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Taylor Ho Bynum – Asphalt Flowers Forking Paths


An avalanche of pixels and ink has been spent documenting the instrumental prowess of Taylor Ho Bynum. His command of the trumpet family is almost scary in its completeness. This second project by his sextet offers another cargo of proof, but perhaps more importantly it points attention to the expansiveness in his compositional acumen. Bynum’s tapestries aren’t self-consciously eclectic, or haphazardly stitched. Instead, his musical mash-ups reflect a creative imperative for transitioning from cognition to audition. His colleagues operate on comparable thought planes, having come up in similar academic and performance circles.

The program here suggests the stacked structural symmetry of a sandwich with the bread and condiments of the opening pieces bracketing a meaty suite at the center. “Open” and “Close” feature Bynum alone, the first working out of a Bill Dixon bag of overblowing and polyphonics while the second relies on a staccato chatter of puckered tones. “Look Below” and “Goffstown” expand the color scheme to trio with guitarist Mary Halvorson and drummer Thomas Fujiwara joining the leader. Halvorson’s hollow body tone on the first piece is almost tangibly thick, her forceful picking giving loping syncopation some bite. Bynum is especially expressive with smears and slurs jettisoning from his brass bell in jumbled streams. The second track swaps focus, centering on Fujiwara’s tidal rhythms as an undulating platform for the other players’ melancholy musings.

Dedicated to Bynum mentor Braxton, the three-part “whYeXpliCitieS” employs the complete sextet with guitarist Evan O’Reilly and violist Jessica Pavone completing the line. Dropping the digital needle on the first part, it’s easy to mistake O’Reilly’s rippling wall of distortion for a Bardo Pond record. The crazy quilt calypso that opens “Part III” is comparably cracked. Halvorson’s strings approximate a ukulele while O’Reilly dials up pinched reverb to resemble an assemblage of steel drums. Bynum’s brass delivers squeaks and chirrups that bring to mind the topiary bird calls of Augie Colon, and Pavone saws a sweet jig beneath. It’s the only piece that wilts a bit under its length. Halvorson caps both tracks with curiously congruous classical filigrees. “Part II” is different still, as chamber convergences give way to a freebop dialogue between Bauder’s tenor and Fujiwara’s kit, the guitarists coming and going with twining commentary. More often than not, Bynum and his partners manage the enviable upstream feat of melding genuine surprise to sound.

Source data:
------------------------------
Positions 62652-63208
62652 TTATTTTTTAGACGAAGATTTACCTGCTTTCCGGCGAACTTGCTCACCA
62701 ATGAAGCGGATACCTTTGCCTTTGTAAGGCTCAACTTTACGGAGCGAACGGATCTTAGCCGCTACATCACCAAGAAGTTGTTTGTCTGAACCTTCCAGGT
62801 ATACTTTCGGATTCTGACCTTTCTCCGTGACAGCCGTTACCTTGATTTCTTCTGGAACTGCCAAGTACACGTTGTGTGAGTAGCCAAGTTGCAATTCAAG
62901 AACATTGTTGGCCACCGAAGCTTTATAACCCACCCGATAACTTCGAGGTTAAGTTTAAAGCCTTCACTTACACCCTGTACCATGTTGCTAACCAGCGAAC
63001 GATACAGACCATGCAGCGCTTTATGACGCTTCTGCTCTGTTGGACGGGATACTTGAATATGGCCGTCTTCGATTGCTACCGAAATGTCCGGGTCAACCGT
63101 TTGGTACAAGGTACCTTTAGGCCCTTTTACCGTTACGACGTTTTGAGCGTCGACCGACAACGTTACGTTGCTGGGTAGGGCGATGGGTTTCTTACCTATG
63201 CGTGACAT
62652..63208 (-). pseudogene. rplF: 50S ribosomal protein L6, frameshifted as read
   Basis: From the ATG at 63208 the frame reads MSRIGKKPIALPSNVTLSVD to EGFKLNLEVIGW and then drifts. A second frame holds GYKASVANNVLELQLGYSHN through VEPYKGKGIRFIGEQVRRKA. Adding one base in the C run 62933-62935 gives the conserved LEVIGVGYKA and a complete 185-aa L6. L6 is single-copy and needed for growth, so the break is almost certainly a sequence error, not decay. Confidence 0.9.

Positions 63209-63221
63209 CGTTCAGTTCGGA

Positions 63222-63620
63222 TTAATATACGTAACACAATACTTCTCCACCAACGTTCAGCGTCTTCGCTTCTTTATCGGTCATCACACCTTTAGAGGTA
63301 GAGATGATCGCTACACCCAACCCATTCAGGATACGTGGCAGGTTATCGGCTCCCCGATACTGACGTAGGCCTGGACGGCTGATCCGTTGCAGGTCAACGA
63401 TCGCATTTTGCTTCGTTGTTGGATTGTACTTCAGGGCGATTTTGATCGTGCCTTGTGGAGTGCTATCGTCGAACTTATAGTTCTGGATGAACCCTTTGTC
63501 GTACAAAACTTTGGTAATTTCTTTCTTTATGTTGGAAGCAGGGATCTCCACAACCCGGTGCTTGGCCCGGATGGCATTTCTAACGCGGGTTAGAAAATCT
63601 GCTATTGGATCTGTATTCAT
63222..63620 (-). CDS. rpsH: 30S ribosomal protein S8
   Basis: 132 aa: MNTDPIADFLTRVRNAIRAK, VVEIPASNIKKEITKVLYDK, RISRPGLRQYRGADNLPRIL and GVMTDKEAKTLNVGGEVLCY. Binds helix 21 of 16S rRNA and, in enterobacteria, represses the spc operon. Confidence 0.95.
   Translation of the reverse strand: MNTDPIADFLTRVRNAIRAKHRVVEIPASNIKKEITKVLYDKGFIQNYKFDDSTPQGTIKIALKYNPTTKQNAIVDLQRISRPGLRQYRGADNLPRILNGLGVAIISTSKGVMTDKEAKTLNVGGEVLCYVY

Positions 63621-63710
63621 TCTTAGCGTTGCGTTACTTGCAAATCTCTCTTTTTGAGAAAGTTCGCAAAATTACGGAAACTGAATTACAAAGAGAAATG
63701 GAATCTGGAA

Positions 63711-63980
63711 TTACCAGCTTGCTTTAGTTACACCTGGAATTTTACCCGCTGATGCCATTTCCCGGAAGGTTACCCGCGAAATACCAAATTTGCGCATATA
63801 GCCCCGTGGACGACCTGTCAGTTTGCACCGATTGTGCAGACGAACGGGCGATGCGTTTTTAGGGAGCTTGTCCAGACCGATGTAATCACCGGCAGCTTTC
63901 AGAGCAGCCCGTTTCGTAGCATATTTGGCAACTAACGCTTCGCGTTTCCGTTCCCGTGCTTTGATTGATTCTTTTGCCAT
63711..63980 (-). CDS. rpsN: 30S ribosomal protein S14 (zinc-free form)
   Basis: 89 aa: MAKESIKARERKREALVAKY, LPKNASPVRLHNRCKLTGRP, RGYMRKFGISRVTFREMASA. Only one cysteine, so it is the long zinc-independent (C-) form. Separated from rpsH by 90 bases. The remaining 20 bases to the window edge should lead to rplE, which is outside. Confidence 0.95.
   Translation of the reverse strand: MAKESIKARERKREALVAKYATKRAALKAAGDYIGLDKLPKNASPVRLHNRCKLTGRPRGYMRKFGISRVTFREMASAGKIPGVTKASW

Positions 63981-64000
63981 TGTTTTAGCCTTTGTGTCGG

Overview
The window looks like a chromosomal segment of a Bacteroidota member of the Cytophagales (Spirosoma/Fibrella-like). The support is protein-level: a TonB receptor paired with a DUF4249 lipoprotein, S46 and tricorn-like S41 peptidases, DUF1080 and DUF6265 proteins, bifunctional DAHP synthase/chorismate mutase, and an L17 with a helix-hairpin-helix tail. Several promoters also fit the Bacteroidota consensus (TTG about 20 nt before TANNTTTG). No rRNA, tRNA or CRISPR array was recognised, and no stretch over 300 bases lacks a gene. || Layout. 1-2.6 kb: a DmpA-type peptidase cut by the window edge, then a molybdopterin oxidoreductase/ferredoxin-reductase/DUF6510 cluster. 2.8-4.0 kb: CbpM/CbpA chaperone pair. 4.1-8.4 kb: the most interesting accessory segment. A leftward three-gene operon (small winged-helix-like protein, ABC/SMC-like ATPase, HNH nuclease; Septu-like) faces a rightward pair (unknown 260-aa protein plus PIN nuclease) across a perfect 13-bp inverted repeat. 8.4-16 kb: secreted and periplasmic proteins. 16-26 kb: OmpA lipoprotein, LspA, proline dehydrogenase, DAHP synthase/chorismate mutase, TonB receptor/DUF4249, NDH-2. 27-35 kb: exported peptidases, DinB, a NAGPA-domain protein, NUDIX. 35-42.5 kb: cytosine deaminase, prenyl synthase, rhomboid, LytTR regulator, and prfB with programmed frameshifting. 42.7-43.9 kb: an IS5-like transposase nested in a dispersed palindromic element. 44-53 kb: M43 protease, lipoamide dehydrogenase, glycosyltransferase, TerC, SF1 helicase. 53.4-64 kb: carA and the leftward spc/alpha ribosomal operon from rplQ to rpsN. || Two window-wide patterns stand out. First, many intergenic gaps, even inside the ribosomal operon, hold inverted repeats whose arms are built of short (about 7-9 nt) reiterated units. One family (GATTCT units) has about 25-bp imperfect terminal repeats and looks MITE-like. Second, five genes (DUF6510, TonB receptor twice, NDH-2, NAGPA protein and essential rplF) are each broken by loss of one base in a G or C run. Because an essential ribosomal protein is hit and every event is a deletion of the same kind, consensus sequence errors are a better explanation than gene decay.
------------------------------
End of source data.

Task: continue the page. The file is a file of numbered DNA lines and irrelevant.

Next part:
~ Derek Taylor


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